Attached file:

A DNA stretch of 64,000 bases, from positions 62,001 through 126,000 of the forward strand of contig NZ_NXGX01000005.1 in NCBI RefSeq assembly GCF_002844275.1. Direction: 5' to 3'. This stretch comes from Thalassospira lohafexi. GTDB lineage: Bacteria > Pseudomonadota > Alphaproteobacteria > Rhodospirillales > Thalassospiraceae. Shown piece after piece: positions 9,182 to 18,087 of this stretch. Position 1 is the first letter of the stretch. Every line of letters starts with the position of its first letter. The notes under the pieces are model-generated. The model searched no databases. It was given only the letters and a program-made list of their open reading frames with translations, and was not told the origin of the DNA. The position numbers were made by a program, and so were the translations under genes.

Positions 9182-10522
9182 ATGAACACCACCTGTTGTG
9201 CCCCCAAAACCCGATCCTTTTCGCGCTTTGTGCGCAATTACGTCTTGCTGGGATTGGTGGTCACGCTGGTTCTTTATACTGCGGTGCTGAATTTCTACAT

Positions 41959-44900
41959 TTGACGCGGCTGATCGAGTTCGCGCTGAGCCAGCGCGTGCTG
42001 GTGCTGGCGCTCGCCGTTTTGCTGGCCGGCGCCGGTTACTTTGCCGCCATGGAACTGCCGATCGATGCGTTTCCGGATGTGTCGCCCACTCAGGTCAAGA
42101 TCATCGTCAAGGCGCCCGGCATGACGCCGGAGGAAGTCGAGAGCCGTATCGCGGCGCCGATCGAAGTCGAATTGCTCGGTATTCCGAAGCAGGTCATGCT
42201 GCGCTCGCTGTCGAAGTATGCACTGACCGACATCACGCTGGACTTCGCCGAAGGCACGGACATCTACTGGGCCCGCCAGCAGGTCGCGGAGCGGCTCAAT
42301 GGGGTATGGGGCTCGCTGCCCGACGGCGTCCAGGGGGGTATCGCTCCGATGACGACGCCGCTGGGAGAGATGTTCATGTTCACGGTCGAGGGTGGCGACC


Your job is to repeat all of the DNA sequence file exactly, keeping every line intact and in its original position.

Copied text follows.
A DNA stretch of 64,000 bases, from positions 62,001 through 126,000 of the forward strand of contig NZ_NXGX01000005.1 in NCBI RefSeq assembly GCF_002844275.1. Direction: 5' to 3'. This stretch comes from Thalassospira lohafexi. GTDB lineage: Bacteria > Pseudomonadota > Alphaproteobacteria > Rhodospirillales > Thalassospiraceae. Shown piece after piece: positions 9,182 to 18,087 of this stretch. Position 1 is the first letter of the stretch. Every line of letters starts with the position of its first letter. The notes under the pieces are model-generated. The model searched no databases. It was given only the letters and a program-made list of their open reading frames with translations, and was not told the origin of the DNA. The position numbers were made by a program, and so were the translations under genes.

Positions 9182-10522
9182 ATGAACACCACCTGTTGTG
9201 CCCCCAAAACCCGATCCTTTTCGCGCTTTGTGCGCAATTACGTCTTGCTGGGATTGGTGGTCACGCTGGTTCTTTATACTGCGGTGCTGAATTTCTACAT

Positions 41959-44900
41959 TTGACGCGGCTGATCGAGTTCGCGCTGAGCCAGCGCGTGCTG
42001 GTGCTGGCGCTCGCCGTTTTGCTGGCCGGCGCCGGTTACTTTGCCGCCATGGAACTGCCGATCGATGCGTTTCCGGATGTGTCGCCCACTCAGGTCAAGA
42101 TCATCGTCAAGGCGCCCGGCATGACGCCGGAGGAAGTCGAGAGCCGTATCGCGGCGCCGATCGAAGTCGAATTGCTCGGTATTCCGAAGCAGGTCATGCT
42201 GCGCTCGCTGTCGAAGTATGCACTGACCGACATCACGCTGGACTTCGCCGAAGGCACGGACATCTACTGGGCCCGCCAGCAGGTCGCGGAGCGGCTCAAT
42301 GGGGTATGGGGCTCGCTGCCCGACGGCGTCCAGGGGGGTATCGCTCCGATGACGACGCCGCTGGGAGAGATGTTCATGTTCACGGTCGAGGGTGGCGACC